Have you ever gone on a job interview and then heard nothing from the recruiter or hiring manager even after you’ve sent emails or left voicemails? This is called ghosting and while the term originated in personal relationships (you go on a date and then never hear from him again), it happens in hiring all the time.
For years, ghosting was something recruiters and hiring managers have done to job candidates. When the unemployment rate was high, they didn’t see a downside to ghosting: new, qualified candidates were easy to locate, recruit, and hire.
The Impact of Ghosting Potential Employees
In 2018, though, the unemployment rate was lower than it’s been in a long time, and candidates and employees have turned the tables on employers. Chip Cutter, the Managing Editor at LinkedIn, noted that candidates are not returning calls from recruiters and people have started simply not showing up for work in lieu of giving two weeks’ notice.
Reversal is fair play, after all. Why should candidates treat recruiters and hiring managers with respect when they’ve been disrespected for years? Well, employers and candidates should always treat each other considerately.
Many recruiters are learning the hard way that their years of assuming that candidates would always be available are over and that job seekers now have the upper hand. But other than this “revenge,” how does ghosting influence employee recruitment?
Recruiters as PR Experts
This may seem preposterous—recruiters don’t talk to the press after all, and they don’t solicit magazine articles written about the company, so why do they need to worry about public relations?
Consider this. With whom do recruiters spend a good portion of their time talking? Non-employees, right? And most of those people will never become employees. That’s just the nature for recruiting.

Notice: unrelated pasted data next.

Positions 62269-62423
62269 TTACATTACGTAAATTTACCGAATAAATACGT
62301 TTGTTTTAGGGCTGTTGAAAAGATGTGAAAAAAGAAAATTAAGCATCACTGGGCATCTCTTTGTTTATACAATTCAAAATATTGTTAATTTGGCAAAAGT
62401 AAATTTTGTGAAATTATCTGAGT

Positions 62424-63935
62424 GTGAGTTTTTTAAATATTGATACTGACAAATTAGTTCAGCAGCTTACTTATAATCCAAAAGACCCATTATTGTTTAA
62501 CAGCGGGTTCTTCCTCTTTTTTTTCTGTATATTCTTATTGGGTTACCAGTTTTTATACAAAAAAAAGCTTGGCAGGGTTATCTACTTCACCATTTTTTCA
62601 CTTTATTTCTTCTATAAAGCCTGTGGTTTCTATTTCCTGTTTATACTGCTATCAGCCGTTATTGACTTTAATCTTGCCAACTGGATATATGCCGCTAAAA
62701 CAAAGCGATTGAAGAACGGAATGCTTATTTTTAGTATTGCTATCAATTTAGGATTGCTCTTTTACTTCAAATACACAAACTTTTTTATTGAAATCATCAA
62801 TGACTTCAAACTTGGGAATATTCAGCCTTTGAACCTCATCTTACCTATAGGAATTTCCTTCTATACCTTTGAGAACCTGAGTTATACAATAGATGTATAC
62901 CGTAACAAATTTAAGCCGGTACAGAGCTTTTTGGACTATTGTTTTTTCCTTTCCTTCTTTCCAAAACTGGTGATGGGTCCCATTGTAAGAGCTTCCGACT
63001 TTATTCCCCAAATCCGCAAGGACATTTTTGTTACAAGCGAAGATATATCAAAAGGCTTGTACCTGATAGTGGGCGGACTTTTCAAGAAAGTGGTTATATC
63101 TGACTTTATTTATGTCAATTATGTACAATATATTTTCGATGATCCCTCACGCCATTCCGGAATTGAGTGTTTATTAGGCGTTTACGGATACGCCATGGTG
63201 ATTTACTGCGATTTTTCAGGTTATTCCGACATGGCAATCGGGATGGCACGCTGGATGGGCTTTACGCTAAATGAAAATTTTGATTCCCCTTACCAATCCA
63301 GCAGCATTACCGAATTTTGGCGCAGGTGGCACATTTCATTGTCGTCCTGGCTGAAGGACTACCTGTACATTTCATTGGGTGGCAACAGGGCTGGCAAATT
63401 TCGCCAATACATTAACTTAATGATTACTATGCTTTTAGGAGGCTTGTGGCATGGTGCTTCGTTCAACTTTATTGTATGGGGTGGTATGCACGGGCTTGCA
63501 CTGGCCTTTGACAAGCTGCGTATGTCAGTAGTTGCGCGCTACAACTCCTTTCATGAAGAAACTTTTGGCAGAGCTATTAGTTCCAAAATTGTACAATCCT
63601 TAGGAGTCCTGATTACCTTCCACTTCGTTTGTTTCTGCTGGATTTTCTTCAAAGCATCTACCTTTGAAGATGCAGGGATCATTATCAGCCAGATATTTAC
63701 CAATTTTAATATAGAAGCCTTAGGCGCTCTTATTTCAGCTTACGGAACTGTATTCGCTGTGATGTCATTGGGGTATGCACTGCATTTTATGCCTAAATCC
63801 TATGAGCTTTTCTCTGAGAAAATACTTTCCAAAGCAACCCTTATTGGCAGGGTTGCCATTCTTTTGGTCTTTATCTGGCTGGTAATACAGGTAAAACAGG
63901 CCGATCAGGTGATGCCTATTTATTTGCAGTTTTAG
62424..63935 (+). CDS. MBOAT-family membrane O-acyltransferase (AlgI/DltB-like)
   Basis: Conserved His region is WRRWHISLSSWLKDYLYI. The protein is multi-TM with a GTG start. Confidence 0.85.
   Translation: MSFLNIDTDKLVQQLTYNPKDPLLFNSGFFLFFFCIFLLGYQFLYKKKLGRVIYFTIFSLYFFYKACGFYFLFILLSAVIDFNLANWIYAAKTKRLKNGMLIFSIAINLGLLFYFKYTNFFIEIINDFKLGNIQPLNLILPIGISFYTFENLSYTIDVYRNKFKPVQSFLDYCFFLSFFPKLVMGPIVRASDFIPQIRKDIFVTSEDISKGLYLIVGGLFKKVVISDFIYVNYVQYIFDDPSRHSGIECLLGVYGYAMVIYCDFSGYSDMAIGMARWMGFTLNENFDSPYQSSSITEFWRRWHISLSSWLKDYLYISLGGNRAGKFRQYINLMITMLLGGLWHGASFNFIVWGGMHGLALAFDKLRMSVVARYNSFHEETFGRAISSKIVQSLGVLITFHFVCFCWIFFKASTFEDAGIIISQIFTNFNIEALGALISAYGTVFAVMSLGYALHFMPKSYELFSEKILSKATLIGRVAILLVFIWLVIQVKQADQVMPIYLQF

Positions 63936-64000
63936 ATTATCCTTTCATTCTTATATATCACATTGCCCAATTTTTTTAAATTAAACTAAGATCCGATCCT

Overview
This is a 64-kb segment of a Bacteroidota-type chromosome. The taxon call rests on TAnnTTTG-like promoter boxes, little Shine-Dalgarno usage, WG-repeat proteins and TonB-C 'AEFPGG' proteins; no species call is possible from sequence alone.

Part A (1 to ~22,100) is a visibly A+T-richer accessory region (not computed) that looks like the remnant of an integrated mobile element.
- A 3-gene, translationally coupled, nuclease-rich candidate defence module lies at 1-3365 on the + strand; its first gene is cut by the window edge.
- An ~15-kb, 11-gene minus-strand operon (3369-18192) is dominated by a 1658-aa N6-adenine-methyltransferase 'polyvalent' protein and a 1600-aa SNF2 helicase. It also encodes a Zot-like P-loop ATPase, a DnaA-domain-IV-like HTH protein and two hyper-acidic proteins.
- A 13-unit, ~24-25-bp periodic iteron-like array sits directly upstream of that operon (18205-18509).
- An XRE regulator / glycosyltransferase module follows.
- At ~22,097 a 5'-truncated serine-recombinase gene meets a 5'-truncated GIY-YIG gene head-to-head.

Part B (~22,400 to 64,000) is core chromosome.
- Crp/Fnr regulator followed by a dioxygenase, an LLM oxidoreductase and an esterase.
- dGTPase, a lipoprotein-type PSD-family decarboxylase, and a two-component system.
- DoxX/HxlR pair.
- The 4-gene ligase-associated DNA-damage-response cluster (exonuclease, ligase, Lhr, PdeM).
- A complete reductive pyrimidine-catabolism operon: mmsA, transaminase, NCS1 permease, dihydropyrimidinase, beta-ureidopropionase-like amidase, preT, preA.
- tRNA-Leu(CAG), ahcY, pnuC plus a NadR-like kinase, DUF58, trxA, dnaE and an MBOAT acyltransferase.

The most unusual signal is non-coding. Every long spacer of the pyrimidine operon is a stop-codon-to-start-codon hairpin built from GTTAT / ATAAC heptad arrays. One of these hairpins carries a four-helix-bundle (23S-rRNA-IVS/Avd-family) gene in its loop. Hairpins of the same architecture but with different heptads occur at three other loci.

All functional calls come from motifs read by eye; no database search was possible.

If you ghost candidates and treat them poorly, they will mention the negative experience to their friends, and you will miss out on future candidates and future clients. You worry about customer service roles, but ignore the affect a ghosting recruiter can have on the company’s growth. A bad reputation is a bad reputation—once gained, a bad reputation with potential employees is difficult to surmount.
Declining Job Applicant Pipeline
Everyone who applies for a job thinks that they are, in some way, qualified for that job. Sometimes, this stretches the imagination, as people send in their resumes to job postings with one matching keyword. But usually, candidates are good matches. And everyone who comes in for an interview is a good enough match, right?
You certainly don’t hire everyone you interview, but that doesn’t mean all of those people are bad fits for your company forever. Most of them would be great fits for a different position or even the same position in a couple of years. A good recruiter doesn’t just post ads, she learns the people in the industry and keeps a pipeline running so that when a job opens, she can fill it quickly.
If you treat potential employees poorly, you’ve essentially kicked them out of the candidate pipeline. Sure, you can contact them 18 months from now, but they will remember that they came in for three different rounds of interviews and then never heard back—as a recruiter, you ghosted them. Who wants to suffer through that again?
Decrease in Internal Referrals
One of the best sources for job candidates is your current employees. They are experts in their fields and they tend to know other people who do what they do. But, if they refer their friends and colleagues, who then take the time to come in to interview, and then never hear from you again, they tell your current employees about the experience.
Your employees don’t plan to work for your company forever. They need to maintain their reputation in their field. They won’t ruin it by bringing in people who then receive poor treatment. Instead, they’ll quietly stop recommending people for positions within the company.
What Causes Ghosting?
No one has the time. Every employee is busy. But, treating candidates politely and responding to those who have interviewed is the right thing to do, and it will save you time in the long run. You’ll increase your positive reputation, build your prospective employee pipeline, and receive referrals from current employees.
Not having those things will cost you far more time than having your ATS send out emails to all candidates saying, “Thank you so much for interviewing, however, we’ve decided to go in a different direction. Please do keep us in mind for roles for which you qualify in the future.”
Treat people with respect and professionalism because it’s the moral and ethical behavior to exhibit. And it doesn’t hurt that your business will also benefit from potential employees flocking to your door. At the same time, you will retain and nurture your current employees who feel as if you treated them and their contacts respectfully.